Lymph nodes, also referred to as lymph glands, are a crucial part of the immune system. These nodes are located throughout the body but are visible and able to be felt only when they are enlarged or swollen. Lymph nodes are small, soft, round, or oval structures and are connected to each other in a chain. Lymph is a watery fluid that circulates within the lymphatic vessels and lymph nodes are found near these vessels. Within its capsule, a node is comprised of particular types of immune cells. These cells are mainly lymphocytes, which produce proteins that encapsulate and fight viruses and other germs. Lymph nodes are regional, and each group of them corresponds to a particular area of the body signifying abnormalities in that region. Some are directly under the skin while others are deep inside the body. However, even the most superficial lymph nodes are not usually visible or palpable unless they are swollen.
A wide variety of infections are the most common sources of swelling of the lymph nodes, for example, strep throat, ear infections, and mononucleosis. More serious medical conditions, such as HIV infection, lymphomas, other cancers, or lupus may cause swollen lymph glands. Symptoms associated with lymph node swelling and related diseases can include discomfort in the area of the swelling, fever, and fatigue. Keep in mind, not all swollen lymph nodes are abnormal.
Symptoms of swollen lymph nodes include:
As a general rule, swollen lymph nodes caused by infections, inflammation, or cancers can be painful or tender. Some benign causes of swollen lymph nodes may not cause discomfort.
Lymph nodes in various parts of the body may become swollen for different reasons. People can often see swollen lymph nodes
Swollen lymph nodes on the side of the neck or under jaw are the most common. They may signify an infection around that area, such as a tooth infection or abscess, throat infection, viral illness, or upper respiratory infection. Most of the causes of swollen lymph nodes in this area are benign; however sometimes swelling of these lymph nodes can also suggest a cancer in the head and neck area.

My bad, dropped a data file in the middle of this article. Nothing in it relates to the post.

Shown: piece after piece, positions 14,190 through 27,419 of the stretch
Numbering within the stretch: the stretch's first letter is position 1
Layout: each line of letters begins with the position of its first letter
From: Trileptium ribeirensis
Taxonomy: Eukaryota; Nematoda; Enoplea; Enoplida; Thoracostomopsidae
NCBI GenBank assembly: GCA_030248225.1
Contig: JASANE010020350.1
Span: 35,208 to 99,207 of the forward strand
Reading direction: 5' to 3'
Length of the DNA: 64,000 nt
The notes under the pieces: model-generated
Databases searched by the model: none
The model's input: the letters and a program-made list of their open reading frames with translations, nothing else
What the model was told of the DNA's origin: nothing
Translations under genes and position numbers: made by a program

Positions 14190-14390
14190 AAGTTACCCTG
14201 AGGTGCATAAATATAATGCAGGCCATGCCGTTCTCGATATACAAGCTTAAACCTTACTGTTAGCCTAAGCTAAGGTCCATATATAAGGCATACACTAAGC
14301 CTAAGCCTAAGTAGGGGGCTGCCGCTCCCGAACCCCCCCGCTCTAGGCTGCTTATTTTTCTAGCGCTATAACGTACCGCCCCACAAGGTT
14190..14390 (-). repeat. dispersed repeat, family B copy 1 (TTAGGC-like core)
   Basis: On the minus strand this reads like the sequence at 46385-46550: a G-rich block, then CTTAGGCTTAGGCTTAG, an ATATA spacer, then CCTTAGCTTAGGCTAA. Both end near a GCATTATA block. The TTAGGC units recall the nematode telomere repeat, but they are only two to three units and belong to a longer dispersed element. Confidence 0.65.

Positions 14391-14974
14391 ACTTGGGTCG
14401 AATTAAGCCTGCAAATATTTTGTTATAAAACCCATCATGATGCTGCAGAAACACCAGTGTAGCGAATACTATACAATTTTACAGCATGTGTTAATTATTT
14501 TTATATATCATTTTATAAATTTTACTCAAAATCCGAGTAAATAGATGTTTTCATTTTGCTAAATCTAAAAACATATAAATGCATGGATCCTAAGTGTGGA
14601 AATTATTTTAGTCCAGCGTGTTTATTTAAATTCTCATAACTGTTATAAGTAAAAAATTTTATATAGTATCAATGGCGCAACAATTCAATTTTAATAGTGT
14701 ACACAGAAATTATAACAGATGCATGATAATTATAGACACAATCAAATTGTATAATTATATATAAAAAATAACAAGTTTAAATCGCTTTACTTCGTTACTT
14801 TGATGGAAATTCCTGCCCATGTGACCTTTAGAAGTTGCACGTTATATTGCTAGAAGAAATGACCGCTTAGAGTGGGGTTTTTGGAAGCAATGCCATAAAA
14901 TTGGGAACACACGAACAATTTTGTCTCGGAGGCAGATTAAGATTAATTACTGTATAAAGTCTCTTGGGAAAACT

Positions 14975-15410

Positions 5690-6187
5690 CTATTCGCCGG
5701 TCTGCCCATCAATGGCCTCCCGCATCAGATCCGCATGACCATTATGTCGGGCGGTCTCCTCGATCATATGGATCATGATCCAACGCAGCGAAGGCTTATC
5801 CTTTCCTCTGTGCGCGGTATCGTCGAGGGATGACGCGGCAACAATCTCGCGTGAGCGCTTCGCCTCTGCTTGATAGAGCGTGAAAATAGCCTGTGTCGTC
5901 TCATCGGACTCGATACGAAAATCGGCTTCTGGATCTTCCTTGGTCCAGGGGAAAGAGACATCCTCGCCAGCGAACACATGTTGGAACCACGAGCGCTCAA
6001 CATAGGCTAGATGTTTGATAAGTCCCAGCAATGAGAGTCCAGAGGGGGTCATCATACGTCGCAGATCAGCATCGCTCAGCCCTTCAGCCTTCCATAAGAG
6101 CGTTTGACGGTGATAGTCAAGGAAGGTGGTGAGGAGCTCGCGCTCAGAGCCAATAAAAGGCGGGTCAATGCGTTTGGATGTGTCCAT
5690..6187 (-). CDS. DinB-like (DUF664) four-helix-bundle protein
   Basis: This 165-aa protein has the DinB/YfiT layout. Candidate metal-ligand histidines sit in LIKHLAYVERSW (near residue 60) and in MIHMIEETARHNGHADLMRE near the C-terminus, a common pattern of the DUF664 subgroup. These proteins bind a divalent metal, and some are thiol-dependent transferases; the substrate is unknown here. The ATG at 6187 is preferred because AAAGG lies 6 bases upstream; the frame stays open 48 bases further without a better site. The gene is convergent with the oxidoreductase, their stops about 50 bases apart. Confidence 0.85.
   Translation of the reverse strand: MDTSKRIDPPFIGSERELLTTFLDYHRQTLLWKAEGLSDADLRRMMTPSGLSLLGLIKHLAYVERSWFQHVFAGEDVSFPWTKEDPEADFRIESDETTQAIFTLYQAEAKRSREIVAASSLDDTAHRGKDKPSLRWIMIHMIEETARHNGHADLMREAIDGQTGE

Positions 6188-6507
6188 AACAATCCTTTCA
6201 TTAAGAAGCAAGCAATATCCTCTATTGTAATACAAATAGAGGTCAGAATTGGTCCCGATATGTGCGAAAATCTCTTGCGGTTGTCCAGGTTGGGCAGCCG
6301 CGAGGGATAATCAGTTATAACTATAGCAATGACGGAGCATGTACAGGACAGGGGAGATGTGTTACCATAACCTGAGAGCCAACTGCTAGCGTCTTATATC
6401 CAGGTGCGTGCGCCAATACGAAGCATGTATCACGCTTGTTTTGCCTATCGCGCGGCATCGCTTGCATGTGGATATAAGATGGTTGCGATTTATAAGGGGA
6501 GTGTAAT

Swollen lymph nodes behind the ear or in the base of the skull may be consistent with an infection around the scalp or possibly an eye infection. The most common cause of swollen scalp lymph nodes are skin conditions affecting the scalp, such as dandruff, an abscess, or soft tissue infection.
The lymph nodes in the underarm are anatomically significant in breast cancer. They are often examined in patients undergoing evaluation for breast cancer. They also play a significant role in staging and predicting the outcome of breast cancer during removal of the cancer tissue from the breast. Numerous cancers including lymphoma and leukemia can cause enlargement of these lymph nodes. These lymph nodes can also become swollen due to trauma or an infection of the arm on the same side.
Enlarged lymph nodes above the collarbone are always considered abnormal. These generally suggest either a cancer of or an infection in a nearby region. This could include lung infection, lung cancer, lymphoma in the chest cavity, or breast cancer. Sometimes cancers that are more distant may seed these lymph nodes, such as genital cancers or colon cancer. Additionally, certain inflammatory conditions such as tuberculosis can cause swelling of these nodes.
Swollen lymph nodes in the groin may be ordinary in young people but they could also be the result of some sexually transmitted diseases, local infections, and infections of a lower extremity or genital cancers.
If you detect swollen lymph nodes, see your healthcare provider for an evaluation and possible treatment. Swollen lymph nodes closer to the surface of the body are typically diagnosed by a doctor feeling for areas known to have merging of lymph nodes, such as swollen lymph nodes under the arms or swollen lymph nodes in the sides of the neck. These swollen lymph nodes can be seen and palpated easily. Other times, deeper lymph nodes mat necessitate imaging studies such as a CT scan.
Keep in mind that there is no specific treatment for swollen lymph nodes. The underlying cause needs to be diagnosed and addressed, which may resolve the swollen lymph node. If an infection causes swollen lymph nodes, they may resolve in a few weeks. However, it is common for lymph nodes to remain enlarged an extended period after an infection has been treated. If swollen lymph nodes are a result of an autoimmune disorder, they may shrink in size during periods of remission and then enlarge again when the illness exacerbates. If the underlying cause is due to cancer, it depends on the type and stage of the cancer and whether it has spread to other parts of the body and the lymph nodes may remain enlarged for the length of the treatment.